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Key links:
Primary website:
texastribune.org
Primary Twitter:
@texastribune

The Texas Tribune is a nonprofit online news organization based in Austin, Texas, that focuses on political and civic issues.

The site was founded in 2009 by venture capitalist John Thornton and former Texas Monthly editor Evan Smith. Thornton raised $4 million in startup funds for the site, including $1 million of his own money and $750,000 in grants from the Knight Foundation and Houston Endowment.

The Tribune is also supported by about 3,000 donating members, as well as corporate sponsors and dozens of both free and paid public events, on which it was on track to make $1.2 million in 2013. The site started with 16 staff members, including 11 journalists (it had grown to a staff of 50 and 18 full-time reporters by 2014), and a $1.6 million budget. The Tribune was profitable for the first time in 2012. By 2011, the site had raised $3.7 million and spent $4 million. It had raised about $11.8 million in total by early 2012, with a budget of $4.2 million.

In March 2011 the Tribune and The Bay Citizen were awarded a $975,000 grant from the Knight Foundation to develop an open source content management system specifically for news organizations. It received another $1.5 million grant from Knight in 2013 to refine its business model. All told, the Tribune had raised almost $11 million through January 2012. It projected $4.5 million in revenue for that year and was profitable. As of 2014, just more than half of its revenue came from corporate sponsorships and live events, with another 17% from individual donations, 17% from foundations, and 12% from memberships.

In 2014, the Tribune launched TribTalk, an opinion website that is also home to the organization’s native advertising program. The Tribune also owns Texas Weekly, a small weekly online political newsletter founded in 1984. The newsletter brings in revenue to cover about 15 percent of the Tribune’s expenses, and Thornton has mentioned plans to launch similar specialty publications.

The Tribune publishes its stories primarily on its website, though they are also available free to other Texas news outlets.

The Tribune has been involved heavily in social media and data journalism, initiatives for which it earned praise at its launch. In May 2010, Smith reported that the Tribune’s databases were responsible for more than a third of its 5.3 million page views after six months. For 2012 the site reported 5.7 million unique visitors and 40 million page views.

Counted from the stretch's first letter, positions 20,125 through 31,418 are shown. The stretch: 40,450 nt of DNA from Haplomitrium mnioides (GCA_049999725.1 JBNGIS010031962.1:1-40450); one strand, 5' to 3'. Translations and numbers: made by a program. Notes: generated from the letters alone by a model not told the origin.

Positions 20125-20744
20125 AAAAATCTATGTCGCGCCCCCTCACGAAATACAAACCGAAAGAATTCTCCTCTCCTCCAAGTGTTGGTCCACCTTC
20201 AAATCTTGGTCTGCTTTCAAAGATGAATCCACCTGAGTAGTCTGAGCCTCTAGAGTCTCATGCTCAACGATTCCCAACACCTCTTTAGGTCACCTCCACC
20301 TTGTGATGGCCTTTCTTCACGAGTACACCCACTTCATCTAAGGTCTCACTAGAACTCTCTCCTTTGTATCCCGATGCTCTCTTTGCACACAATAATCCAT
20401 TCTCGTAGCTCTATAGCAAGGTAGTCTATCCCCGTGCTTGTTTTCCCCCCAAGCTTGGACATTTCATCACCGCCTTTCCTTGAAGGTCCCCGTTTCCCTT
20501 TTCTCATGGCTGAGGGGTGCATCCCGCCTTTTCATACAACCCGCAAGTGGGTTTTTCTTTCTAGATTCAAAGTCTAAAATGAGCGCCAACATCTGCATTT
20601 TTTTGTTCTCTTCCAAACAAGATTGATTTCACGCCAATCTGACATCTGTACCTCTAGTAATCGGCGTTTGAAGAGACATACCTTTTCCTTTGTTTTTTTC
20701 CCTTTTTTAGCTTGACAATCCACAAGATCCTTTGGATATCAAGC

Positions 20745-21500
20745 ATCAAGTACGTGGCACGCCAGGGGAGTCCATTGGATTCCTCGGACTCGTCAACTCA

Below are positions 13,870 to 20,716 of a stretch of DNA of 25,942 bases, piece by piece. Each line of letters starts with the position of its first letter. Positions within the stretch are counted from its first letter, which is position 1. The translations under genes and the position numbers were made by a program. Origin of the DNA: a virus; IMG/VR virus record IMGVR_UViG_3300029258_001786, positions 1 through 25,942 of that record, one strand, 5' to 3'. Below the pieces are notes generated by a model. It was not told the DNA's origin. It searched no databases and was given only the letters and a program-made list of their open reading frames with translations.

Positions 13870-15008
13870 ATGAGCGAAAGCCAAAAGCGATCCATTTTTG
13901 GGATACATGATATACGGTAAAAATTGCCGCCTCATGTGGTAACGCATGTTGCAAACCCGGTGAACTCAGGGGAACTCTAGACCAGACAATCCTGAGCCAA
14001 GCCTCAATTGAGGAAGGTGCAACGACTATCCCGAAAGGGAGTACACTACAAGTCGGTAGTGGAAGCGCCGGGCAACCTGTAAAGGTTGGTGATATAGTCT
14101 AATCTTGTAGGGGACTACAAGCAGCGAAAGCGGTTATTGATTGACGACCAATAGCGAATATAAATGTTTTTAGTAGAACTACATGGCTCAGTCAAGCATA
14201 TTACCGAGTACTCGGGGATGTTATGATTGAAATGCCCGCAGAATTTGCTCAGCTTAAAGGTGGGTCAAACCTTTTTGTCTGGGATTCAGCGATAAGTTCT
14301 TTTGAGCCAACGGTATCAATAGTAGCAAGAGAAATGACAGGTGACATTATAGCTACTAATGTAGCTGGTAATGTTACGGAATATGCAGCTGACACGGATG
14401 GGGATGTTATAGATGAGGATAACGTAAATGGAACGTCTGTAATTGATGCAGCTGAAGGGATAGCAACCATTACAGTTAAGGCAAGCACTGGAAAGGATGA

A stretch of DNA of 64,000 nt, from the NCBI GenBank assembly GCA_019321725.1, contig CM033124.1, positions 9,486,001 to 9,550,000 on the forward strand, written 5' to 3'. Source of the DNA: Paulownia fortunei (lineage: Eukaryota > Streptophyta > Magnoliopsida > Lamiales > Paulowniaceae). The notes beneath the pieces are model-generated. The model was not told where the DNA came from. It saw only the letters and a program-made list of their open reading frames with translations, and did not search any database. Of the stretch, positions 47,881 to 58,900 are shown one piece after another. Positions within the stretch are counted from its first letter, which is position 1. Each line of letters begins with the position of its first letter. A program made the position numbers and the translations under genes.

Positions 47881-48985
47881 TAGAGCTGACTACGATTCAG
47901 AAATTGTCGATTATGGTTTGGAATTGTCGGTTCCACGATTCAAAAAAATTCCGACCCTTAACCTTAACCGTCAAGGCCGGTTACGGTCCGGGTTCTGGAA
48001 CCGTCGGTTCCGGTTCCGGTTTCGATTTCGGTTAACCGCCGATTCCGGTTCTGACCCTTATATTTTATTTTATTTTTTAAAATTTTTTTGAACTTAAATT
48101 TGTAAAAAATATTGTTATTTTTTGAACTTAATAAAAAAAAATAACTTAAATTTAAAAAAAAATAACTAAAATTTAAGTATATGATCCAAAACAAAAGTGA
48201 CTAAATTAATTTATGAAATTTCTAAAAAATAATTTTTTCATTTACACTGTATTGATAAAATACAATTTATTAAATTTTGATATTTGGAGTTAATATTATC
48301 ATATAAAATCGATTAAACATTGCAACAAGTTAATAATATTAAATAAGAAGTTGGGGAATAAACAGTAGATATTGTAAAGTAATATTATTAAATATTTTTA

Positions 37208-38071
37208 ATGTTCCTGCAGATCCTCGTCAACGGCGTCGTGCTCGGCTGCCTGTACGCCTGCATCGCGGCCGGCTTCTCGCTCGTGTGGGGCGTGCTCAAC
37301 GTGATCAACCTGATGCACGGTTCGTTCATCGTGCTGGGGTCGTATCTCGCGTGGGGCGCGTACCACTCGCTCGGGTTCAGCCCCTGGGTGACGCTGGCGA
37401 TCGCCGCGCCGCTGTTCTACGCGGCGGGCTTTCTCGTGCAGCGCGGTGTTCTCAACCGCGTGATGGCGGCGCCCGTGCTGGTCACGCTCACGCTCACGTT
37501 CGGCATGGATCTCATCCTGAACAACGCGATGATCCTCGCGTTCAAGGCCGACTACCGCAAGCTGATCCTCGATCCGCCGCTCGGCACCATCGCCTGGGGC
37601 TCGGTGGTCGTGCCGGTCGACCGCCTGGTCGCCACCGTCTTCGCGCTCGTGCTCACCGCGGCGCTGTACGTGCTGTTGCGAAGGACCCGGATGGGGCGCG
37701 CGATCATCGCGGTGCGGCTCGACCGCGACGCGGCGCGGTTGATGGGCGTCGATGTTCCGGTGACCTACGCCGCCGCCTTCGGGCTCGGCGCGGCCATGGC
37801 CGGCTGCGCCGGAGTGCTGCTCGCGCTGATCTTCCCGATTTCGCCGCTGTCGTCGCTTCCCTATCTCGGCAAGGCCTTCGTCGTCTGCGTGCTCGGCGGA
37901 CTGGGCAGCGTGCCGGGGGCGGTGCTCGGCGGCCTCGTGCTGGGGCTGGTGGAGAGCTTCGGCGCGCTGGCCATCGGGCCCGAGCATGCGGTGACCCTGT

About the Tribune

Interview with former reporter Elise Hu:

Recent Nieman Lab coverage:
Dec. 18, 2014 / Justin Ellis
New friends: The Washington Post and The Texas Tribune enter into a new reporting partnership — The Texas Tribune is taking its split with The New York Times pretty well. Two months ago the Times ended its story-sharing agreement with the Austin-based news nonprofit after four years. Now, the Tribune has a new danc...
Dec. 17, 2014 / Joseph Lichterman
How Philly’s Billy Penn is building a local news audience from scratch — HILADELPHIA — Armed with a Kindle Fire tablet, Anna Orso stood just inside the front door of an Irish pub last Monday night welcoming guests to a happy hour in Center City, Philadelphia. She asked the same question to...
Nov. 13, 2014 / Ken Doctor
The newsonomics of Talking Points Memo’s native advertising shift — Call it addition by subtraction, or deduction over misdirection. The commercial progress of Talking Points Memo is a telling lesson in the maturation of digital native news companies. TPM was born very much a blog, one o...
Nov. 3, 2014 / Justin Ellis
The Texas Tribune is 5 years old and sustainable. Now what? — The newsroom of The Texas Tribune is buzzing in the waning days of the 2014 election. Covering political contests takes a kind of muscle memory, something the nonprofit news site has accumulated since it first appeared i...
Sept. 15, 2014 / Joshua Benton
Like it or not, native advertising is squarely inside the big news tent — “There is no need for advertisements to look like advertisements. If you make them look like editorial pages, you will attract about 50 per cent more readers. You might think that the public would resent this trick...

Recently around the web, from Mediagazer:

Primary author: Mark Coddington. Main text last updated: May 15, 2014.
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